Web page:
Brand Personality: This is the attribution of human personality traits (trust, warmth, humor, imagination, etc.) to a brand as a method for achieving differentiation. This is usually accomplished by consistent, long-term, advertising, marketing and public relations.

Brand Continuity: Ensuring that all products/services in a particular brand range have a consistent name, visual identity and ideally positioning across geographies, mediums and markets.

Brand Protection: This is the implementation of strategies and tactics to reduce the risk and liability from the effects attributable to counterfeiting, diversion, tampering and theft so that differentiating thoughts and feelings about the brand are maintained. 

How do people view your brand? Do you have a brand in stealth mode, it is innocuous or ambiguous, is it a brand in decline or is it a strong, recognized, credible, sustainable or dominant brand?  Use the information contained in this post to conduct a brand audit to determine whether or not your brand is growing by design or evolving by default.  

Dancing with my Writer’s Block

By Mike Myatt, Chief Strategy Officer, N2growth

I don’t normally fall prey to writer’s block, but last night I was really struggling. I decided to take a break and clear the cobwebs by watching “Dancing With The Stars” with my wife. As I watched Jerry Springer, Emmitt Smith, Joey Lawrence, Mario Lopez and the rest of the celebrity cast sashay across the dance floor my writer’s block vaporized and I found myself back at the keyboard. OK, the show is about celebrity ballroom dancing which is admittedly good, clean, family entertainment, but what does it have to do with business? Directly, not too much….but on an indirect basis much more than one might think. When you peel back the layers and look beyond the dancing the show is about packaging personal style, talent, focus, attention to detail, salesmanship, popularity and work ethic to create a competitive advantage. In today’s post I’ll share the things that we should all learn from watching “Dancing With The Stars.”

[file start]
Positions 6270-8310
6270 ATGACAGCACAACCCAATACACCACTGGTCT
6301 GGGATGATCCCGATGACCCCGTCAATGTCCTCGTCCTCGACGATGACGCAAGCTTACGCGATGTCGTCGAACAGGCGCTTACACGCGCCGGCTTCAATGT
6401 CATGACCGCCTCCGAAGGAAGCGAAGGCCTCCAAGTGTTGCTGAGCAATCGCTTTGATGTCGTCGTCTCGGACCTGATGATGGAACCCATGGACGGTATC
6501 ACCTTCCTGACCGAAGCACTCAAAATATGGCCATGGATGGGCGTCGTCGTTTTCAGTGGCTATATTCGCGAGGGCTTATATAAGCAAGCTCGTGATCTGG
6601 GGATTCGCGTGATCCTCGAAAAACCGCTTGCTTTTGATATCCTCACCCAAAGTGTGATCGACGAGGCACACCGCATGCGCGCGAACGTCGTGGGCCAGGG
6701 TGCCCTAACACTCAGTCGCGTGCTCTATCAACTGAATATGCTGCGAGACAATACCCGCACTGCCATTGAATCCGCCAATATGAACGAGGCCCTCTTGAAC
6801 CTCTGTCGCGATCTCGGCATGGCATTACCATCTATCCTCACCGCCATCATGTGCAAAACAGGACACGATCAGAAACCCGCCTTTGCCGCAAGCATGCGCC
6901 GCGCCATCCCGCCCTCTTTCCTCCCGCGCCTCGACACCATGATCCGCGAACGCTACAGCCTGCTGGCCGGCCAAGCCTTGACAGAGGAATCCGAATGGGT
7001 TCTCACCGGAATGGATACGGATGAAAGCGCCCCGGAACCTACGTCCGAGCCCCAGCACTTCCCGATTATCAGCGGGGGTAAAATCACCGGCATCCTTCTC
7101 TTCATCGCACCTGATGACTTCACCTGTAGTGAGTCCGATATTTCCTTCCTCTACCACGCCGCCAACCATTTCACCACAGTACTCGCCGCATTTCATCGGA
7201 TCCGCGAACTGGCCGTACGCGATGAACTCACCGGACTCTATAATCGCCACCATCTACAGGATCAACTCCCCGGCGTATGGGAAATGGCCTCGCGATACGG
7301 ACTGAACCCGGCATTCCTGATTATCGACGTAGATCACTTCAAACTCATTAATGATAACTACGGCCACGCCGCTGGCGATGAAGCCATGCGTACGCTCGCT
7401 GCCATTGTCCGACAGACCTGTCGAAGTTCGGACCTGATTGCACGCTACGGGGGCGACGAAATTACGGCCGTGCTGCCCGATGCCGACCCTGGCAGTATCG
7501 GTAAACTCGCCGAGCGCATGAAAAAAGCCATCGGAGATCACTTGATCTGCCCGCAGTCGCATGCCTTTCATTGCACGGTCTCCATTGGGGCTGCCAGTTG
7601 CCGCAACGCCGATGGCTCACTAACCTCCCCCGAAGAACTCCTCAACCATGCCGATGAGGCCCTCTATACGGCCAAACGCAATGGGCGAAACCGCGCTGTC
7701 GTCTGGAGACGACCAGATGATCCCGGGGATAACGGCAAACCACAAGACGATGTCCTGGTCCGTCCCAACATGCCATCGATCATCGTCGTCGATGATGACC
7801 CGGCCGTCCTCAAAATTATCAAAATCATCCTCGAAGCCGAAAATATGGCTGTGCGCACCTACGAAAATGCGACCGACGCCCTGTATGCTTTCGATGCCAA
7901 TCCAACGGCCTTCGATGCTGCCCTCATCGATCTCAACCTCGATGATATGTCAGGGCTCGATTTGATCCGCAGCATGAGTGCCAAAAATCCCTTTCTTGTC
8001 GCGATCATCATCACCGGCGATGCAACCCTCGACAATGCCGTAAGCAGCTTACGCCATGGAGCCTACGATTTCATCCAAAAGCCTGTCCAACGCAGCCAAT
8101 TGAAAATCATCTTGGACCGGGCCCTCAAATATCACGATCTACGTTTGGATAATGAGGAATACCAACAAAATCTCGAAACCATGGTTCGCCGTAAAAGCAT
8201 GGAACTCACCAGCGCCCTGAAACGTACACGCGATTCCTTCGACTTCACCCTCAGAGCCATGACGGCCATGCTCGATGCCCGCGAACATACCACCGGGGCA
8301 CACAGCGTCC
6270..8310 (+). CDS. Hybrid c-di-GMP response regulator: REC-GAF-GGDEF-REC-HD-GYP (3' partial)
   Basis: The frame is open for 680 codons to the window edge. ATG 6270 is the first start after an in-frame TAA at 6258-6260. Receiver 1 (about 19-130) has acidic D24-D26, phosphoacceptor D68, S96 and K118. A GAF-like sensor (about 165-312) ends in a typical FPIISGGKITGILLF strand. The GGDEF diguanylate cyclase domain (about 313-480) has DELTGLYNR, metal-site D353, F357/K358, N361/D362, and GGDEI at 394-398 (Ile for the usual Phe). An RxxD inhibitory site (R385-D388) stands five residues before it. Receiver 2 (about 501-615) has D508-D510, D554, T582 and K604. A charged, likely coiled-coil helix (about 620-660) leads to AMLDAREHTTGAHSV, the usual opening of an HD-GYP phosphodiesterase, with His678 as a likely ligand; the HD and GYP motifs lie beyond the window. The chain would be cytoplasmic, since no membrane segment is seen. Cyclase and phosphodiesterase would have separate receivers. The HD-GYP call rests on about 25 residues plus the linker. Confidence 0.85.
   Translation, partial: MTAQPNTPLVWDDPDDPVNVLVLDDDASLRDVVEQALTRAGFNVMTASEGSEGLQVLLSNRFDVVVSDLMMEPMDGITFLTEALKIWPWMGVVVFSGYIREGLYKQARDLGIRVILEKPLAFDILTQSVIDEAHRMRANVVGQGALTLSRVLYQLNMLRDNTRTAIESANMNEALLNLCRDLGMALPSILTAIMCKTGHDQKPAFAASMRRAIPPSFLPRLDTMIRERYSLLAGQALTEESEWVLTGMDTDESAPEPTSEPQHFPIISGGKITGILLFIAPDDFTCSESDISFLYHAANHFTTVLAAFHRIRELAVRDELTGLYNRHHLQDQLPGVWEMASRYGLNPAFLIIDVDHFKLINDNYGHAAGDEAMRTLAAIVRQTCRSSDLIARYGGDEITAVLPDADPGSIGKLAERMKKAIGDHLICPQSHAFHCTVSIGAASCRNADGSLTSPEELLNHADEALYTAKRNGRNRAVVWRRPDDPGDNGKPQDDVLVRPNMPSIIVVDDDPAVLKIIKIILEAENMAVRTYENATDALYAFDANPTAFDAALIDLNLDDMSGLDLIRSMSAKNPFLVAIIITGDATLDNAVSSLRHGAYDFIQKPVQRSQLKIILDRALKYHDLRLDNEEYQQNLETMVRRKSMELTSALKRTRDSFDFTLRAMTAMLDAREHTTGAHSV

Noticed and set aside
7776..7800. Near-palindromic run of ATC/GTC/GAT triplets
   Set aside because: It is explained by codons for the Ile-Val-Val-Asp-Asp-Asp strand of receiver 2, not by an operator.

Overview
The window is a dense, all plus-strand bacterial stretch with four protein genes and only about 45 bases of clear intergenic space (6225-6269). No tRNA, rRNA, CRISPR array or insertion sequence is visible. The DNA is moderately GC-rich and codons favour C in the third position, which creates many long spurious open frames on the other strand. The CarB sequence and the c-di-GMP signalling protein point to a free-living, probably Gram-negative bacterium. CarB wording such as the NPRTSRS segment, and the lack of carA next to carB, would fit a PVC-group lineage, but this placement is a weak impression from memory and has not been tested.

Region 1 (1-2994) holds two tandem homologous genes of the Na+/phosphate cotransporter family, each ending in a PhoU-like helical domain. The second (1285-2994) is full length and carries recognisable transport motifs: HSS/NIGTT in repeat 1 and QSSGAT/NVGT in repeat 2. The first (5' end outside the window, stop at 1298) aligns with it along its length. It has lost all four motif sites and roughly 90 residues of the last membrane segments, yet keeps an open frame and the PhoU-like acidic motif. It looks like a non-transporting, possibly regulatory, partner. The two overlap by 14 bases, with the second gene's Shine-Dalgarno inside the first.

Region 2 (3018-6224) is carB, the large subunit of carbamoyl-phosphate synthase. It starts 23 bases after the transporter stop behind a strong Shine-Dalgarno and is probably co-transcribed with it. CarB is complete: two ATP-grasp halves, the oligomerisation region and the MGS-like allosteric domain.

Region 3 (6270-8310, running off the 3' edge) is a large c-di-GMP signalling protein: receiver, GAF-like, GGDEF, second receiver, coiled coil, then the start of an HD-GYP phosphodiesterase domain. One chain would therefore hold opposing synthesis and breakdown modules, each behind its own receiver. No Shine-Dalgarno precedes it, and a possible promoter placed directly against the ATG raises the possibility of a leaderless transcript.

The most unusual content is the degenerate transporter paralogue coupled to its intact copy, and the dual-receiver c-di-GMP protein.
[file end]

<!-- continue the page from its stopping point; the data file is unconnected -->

Imagine having only a few weeks to learn a new skill set and at the end of those few weeks being expected to perform up to a professional level by demonstrating your newly acquired talent on national television. Talk about stepping outside the proverbial comfort zone…Most of us spend years honing our craft. We often go through decades of rigorous academic and professional training as well as having the benefit of numerous real world applicational experiences to develop our expertise. In the text that follows I’ll share my perspective on why the “Dancing With The Stars” celebrities can step out of their comfort zone and make huge gains over short periods of time and why many in the workforce fail to be able to do so.

One of the celebrity contestants is former Dallas Cowboys Hall of Fame running back Emmitt Smith. He is the NFL’s all-time leading rusher and the same traits that made Emmitt successful on the gridiron are the same things that are making him successful on the dance floor. While having no formal dance training his coordination, strength, rhythm and agility are quite obvious. His confidence, charm and charisma radiate from his constant smile and a friendly yet professional demeanor. However it is his work ethic, focus, attention to detail, commitment to excellence and his desire to win that form the foundation of his approach to learning a new skill and make him one of the favorites to win the competition.

Most of the celebrities on the show are similar to Emmitt Smith in that they understand what it takes to be successful. They have confidence in their ability and possess a competitive spirit. They are willing to take the risks and make the sacrifices necessary to achieve their goals. The show also provides an environment which creates a singular purpose. The dancers have the luxury of clarity of vision in knowing why they are there, what their objective is and what the corresponding payday is. Contrast this with many corporate environments that exhibit a lack of vision, ambiguous objectives, moving goal posts in terms of compensation and employees that in turn have a lack of focus.